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I want to modify a DC-DC step-up converter that uses a single potentiometer that sets the voltage to use a single SPDT switch where I can select the output voltage during operation without turning the module off.

I think that I need a resistor in parallel to the switch so when there is switchover there is some resistance and not open circuit to not blow the chip up.

The main chip is SX1308/MT3608.

Vout to be set at 10.6V and 10.8V, because these values are so close I want to use poteniometers to set the voltage manually instead of trying to string resistors. My only limtation are the potentiometers, as I only have 10K and 100K on hand, the R1 and R2 are not a problem if these would be E12 standard values.

I've recreated the PCB (I think it's correct) of the module with my attempt at making what I want to achieve.

Edit: instead of trying to switch from one or the other resistor, have a switch in parallel to the resistor and switch it.

enter image description here

I'm not sure if the circuit is correct, as the original circuit has the 3 pins of potentiometer connected, it connects the wiper to the feedback pin.

enter image description here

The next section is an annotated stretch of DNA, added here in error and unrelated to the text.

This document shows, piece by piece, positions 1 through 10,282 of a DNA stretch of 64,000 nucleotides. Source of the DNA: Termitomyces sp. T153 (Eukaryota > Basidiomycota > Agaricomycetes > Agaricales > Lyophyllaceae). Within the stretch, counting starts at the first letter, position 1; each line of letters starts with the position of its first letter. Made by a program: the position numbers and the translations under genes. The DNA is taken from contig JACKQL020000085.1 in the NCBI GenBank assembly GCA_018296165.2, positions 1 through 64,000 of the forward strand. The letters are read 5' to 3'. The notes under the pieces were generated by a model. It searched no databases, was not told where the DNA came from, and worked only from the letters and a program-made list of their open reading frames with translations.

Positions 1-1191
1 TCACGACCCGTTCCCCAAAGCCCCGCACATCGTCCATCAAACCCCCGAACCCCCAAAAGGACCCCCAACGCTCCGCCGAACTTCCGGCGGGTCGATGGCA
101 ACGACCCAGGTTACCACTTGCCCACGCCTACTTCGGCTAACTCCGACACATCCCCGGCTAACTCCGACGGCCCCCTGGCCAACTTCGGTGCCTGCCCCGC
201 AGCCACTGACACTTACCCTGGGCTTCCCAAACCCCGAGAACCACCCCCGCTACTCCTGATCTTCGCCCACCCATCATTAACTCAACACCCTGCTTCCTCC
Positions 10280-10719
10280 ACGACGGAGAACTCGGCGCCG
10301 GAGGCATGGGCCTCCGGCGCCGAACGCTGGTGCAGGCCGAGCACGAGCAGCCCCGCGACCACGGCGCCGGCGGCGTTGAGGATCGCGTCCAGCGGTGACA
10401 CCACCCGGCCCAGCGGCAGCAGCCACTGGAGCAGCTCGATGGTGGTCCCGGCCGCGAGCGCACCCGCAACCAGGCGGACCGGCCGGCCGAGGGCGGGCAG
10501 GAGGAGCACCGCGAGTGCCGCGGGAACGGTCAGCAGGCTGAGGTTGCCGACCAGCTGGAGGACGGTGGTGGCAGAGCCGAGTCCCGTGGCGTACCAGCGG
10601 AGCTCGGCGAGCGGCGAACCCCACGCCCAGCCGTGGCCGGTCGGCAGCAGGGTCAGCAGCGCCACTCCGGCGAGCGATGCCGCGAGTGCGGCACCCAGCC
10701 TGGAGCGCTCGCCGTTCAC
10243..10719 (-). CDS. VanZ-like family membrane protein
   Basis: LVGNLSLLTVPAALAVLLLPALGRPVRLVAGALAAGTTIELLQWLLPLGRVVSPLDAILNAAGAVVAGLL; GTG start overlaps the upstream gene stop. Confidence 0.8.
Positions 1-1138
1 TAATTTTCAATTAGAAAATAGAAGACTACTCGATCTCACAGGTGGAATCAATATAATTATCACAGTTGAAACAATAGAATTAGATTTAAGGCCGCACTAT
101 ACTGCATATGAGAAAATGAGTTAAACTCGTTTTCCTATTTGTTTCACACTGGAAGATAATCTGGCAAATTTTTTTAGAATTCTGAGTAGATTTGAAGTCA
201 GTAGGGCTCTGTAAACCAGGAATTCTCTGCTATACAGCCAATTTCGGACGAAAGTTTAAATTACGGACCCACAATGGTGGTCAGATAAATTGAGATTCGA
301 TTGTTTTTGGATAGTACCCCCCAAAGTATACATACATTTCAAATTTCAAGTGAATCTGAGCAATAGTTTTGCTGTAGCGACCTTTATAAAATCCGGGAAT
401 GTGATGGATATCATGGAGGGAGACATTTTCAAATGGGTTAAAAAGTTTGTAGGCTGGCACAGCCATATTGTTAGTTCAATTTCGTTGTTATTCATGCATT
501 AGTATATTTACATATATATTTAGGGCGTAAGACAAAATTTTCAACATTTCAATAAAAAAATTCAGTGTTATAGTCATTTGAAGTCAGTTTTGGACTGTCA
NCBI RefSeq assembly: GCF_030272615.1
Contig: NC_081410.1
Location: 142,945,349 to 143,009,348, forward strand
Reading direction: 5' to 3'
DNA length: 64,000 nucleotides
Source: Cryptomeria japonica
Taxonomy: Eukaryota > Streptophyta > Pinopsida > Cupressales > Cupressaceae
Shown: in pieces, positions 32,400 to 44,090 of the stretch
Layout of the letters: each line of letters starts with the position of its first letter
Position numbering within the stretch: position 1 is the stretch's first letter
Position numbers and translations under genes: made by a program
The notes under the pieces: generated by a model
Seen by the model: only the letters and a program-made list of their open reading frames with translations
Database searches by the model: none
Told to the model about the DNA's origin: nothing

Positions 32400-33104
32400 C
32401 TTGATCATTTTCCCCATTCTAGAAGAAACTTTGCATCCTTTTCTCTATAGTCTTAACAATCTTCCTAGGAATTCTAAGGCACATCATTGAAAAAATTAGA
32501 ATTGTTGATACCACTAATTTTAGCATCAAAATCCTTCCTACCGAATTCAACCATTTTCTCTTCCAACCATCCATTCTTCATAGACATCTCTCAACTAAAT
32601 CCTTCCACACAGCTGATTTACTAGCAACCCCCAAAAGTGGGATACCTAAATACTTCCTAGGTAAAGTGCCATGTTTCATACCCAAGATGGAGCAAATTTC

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    \$\begingroup\$ You might need to consider what might happen during the transfer of SW1 from one side to the other when neither side is connected. This could be solved by having the higher value pot in circuit all the time and switching the other one into circuit in parallel with the first. \$\endgroup\$ – Transistor Apr 20 at 17:30
  • \$\begingroup\$ Expanding on @Transistor correct point, your switch will have a travel time and a contact bounce time, both typically many milliseconds. You need to look at the spec of that part. Far better is to keep the first resistance (pot' etc) there all the time and switch a higher value second resistance in parallel with a MOSFET. Fast, clean switching. Use a sharp debounced switch level to drive the MOSFET gate. Be mindful of the MOSFET off-state capacitance effect on that circuit. Plenty on the internet on all that. (If I wasn't snowed under, I'd post an answer.) \$\endgroup\$ – TonyM Apr 20 at 17:39
  • \$\begingroup\$ @TonyM I like the idea of having an additional resistor in parallel and switch it instead of switching between 2 resistors. I've updated the circuit, I'm only not sure about the connections of the potentiometers, as the original circuit uses all 3 pins of the potentiometer. I'm not concerned about the contact bounce etc as the voltage difference is small and the voltage is not critical, + 2v is acceptable during the switching. \$\endgroup\$ – Oxmaster Apr 20 at 19:40

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